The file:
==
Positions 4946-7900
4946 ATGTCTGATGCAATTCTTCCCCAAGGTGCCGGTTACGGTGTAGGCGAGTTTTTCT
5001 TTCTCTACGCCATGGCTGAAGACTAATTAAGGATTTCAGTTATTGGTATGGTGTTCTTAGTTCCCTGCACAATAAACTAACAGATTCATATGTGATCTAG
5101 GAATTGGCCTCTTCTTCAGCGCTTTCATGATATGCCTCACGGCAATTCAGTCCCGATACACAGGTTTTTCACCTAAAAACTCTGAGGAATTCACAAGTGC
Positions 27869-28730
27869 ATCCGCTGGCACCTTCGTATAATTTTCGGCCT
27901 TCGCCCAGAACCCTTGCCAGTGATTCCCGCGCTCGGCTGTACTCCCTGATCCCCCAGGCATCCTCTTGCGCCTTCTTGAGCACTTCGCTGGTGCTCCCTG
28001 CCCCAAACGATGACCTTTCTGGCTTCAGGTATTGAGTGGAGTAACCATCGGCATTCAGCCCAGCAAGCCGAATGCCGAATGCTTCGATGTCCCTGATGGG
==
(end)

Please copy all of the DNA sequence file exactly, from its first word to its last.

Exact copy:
Positions 4946-7900
4946 ATGTCTGATGCAATTCTTCCCCAAGGTGCCGGTTACGGTGTAGGCGAGTTTTTCT
5001 TTCTCTACGCCATGGCTGAAGACTAATTAAGGATTTCAGTTATTGGTATGGTGTTCTTAGTTCCCTGCACAATAAACTAACAGATTCATATGTGATCTAG
5101 GAATTGGCCTCTTCTTCAGCGCTTTCATGATATGCCTCACGGCAATTCAGTCCCGATACACAGGTTTTTCACCTAAAAACTCTGAGGAATTCACAAGTGC
Positions 27869-28730
27869 ATCCGCTGGCACCTTCGTATAATTTTCGGCCT
27901 TCGCCCAGAACCCTTGCCAGTGATTCCCGCGCTCGGCTGTACTCCCTGATCCCCCAGGCATCCTCTTGCGCCTTCTTGAGCACTTCGCTGGTGCTCCCTG
28001 CCCCAAACGATGACCTTTCTGGCTTCAGGTATTGAGTGGAGTAACCATCGGCATTCAGCCCAGCAAGCCGAATGCCGAATGCTTCGATGTCCCTGATGGG